Origin: The technique of inlaying silver and gold on steel or copper on a
black background travelled from Iran to Rajasthan in the 13th century
AD,and from there to Bijapur in Karnataka,and flourished during the
reign of the Deccan Sultanate.

Making of the craft: The use of a rust-proof and non-corrosive
alloy base made of zinc and copper was an innovation introduced in
Bidar in northeastern karnataka,which is how the craft got its name.The
making of a bidri product involves four steps-melting the alloy,casting
the article,engraving and inlaying the design and finally,oxidizing.It uses a range of inlaying methods such as tarkashi,using wires;taihnishan,with sheet metal;mehatabi kaam,reversal of surfaces where the design is cut out in sheet metal and is inlaid;munnavat kari,embossed design work.The black colour that is characteristic of bidri ware is achieved bypolishing the article with a mixture of bidari matti,the mud which is fromBidar Fort,ammonium chloride and a resulting mixture called navasaram.Coconut oil is rubbed in to enhance the blackness.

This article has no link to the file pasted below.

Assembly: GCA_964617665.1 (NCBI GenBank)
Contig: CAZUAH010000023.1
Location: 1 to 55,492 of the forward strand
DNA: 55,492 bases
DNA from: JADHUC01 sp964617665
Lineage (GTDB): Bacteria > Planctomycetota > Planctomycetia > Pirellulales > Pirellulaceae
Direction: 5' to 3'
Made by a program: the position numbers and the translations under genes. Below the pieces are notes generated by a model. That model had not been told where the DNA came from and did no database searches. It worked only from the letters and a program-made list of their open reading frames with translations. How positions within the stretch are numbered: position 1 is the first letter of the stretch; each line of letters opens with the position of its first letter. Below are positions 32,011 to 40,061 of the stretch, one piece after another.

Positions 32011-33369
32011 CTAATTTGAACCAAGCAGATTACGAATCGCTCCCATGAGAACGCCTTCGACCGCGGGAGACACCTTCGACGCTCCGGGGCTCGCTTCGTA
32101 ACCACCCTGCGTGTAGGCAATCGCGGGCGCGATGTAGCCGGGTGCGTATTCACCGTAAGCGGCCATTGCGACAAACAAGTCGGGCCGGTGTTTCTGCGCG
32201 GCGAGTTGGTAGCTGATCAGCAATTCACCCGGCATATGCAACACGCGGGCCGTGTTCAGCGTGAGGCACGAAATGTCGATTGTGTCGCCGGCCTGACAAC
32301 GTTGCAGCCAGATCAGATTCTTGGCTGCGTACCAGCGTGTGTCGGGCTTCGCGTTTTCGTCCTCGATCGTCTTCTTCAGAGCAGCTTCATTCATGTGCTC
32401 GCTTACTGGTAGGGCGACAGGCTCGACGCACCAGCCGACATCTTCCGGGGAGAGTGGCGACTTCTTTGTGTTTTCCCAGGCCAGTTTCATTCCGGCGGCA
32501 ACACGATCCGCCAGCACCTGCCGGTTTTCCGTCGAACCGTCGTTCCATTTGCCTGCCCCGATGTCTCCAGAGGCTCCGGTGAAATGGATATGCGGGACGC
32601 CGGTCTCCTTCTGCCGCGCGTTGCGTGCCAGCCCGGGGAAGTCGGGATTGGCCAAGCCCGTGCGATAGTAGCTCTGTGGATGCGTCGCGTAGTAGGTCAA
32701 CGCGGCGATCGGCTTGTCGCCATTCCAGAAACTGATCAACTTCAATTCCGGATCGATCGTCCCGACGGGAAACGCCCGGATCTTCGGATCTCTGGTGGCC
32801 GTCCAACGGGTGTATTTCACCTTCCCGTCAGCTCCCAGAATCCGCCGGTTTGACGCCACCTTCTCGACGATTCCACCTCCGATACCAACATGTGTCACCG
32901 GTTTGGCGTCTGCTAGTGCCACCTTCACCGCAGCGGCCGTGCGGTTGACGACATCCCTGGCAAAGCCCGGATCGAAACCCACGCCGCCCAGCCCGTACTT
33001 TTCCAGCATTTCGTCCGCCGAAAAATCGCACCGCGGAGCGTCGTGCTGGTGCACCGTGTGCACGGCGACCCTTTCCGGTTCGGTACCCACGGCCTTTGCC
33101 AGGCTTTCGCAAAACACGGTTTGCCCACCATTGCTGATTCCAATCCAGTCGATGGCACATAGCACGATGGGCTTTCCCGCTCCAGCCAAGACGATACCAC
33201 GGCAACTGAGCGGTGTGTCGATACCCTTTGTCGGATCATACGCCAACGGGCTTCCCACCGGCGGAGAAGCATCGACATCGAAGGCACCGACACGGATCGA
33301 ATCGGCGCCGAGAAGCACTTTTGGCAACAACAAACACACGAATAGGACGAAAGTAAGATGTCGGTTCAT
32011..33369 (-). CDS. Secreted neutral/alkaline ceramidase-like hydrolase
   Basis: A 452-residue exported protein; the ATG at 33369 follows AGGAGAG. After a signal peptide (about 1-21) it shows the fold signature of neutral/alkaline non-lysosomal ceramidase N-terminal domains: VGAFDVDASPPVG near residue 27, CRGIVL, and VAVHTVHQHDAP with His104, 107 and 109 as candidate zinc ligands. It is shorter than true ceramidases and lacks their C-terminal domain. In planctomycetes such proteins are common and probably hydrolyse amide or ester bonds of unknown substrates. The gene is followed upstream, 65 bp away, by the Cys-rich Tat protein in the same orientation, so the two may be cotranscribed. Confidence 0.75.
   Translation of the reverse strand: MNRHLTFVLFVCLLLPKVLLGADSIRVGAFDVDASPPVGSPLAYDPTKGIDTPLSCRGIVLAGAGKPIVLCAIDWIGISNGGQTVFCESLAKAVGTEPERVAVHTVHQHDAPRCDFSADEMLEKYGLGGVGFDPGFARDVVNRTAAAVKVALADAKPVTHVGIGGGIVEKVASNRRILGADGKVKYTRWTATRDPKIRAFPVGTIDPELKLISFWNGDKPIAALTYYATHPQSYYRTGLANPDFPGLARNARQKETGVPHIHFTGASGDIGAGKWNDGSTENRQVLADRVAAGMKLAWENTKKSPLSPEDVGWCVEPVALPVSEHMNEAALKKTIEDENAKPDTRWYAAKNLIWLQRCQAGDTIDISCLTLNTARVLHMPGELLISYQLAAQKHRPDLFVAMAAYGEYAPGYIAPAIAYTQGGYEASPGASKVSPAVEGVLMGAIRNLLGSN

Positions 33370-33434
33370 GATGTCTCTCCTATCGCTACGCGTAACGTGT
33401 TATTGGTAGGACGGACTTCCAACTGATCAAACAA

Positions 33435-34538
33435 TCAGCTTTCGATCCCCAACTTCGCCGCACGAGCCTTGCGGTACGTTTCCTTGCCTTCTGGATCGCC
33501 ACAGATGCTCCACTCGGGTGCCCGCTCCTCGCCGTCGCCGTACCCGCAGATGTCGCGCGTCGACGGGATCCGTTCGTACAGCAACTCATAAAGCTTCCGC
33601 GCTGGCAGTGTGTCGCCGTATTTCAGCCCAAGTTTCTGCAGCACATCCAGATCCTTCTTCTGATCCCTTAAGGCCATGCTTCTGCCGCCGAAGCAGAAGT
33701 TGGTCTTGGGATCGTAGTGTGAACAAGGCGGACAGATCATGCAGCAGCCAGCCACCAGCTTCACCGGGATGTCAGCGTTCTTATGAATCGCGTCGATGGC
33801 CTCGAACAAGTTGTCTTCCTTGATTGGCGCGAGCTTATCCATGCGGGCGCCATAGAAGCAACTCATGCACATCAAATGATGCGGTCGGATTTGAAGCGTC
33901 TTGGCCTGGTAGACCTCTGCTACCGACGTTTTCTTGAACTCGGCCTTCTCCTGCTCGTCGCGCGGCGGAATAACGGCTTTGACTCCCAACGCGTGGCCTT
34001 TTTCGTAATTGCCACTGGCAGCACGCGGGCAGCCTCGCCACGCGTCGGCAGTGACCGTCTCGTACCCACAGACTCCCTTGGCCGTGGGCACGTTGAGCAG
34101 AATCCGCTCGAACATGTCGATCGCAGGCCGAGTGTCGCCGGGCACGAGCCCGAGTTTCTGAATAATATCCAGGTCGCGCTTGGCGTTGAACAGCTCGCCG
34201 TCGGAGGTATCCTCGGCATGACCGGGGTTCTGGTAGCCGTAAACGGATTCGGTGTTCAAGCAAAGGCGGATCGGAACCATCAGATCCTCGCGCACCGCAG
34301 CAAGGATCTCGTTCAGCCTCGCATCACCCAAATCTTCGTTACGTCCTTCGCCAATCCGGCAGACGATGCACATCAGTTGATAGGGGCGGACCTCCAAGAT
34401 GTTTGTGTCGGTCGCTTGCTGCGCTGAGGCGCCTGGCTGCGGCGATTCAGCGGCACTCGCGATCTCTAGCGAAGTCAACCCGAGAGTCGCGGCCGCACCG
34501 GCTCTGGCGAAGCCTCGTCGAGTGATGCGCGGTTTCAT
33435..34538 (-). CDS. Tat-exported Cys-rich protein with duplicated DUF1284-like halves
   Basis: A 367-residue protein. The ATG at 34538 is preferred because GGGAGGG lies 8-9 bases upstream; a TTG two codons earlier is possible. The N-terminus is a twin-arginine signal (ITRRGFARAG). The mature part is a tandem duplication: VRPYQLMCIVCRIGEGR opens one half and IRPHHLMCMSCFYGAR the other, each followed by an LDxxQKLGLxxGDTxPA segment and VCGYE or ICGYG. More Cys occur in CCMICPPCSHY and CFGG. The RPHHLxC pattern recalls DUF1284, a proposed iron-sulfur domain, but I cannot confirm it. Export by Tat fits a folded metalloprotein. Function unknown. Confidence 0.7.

Designs: The designs are influenced by Mughal motifs of geometrical and floral patterns.Verses from the Quran in Arabic script are also used as embellishment.

Tools: Box mould Crucible,Chisels,Tongs,Divider,Lathe machine,Kalam-drawing chisel,Aambur-plier,Engraving tools,Tat patti-wire,drawing die,Hammer,Hacksaw.

Products: Traditional products made are hookah, aftaba, surahi,
ugaldaan, boxes, zalabchi, muqaba or round containers with domeshaped
lids,bedposts and mir-e-farsh or weights to hold down floor

This entry was posted in About the Craft. Bookmark the permalink.

Leave a Reply

Your email address will not be published. Required fields are marked *

You may use these HTML tags and attributes: <a href="" title=""> <abbr title=""> <acronym title=""> <b> <blockquote cite=""> <cite> <code> <del datetime=""> <em> <i> <q cite=""> <strike> <strong>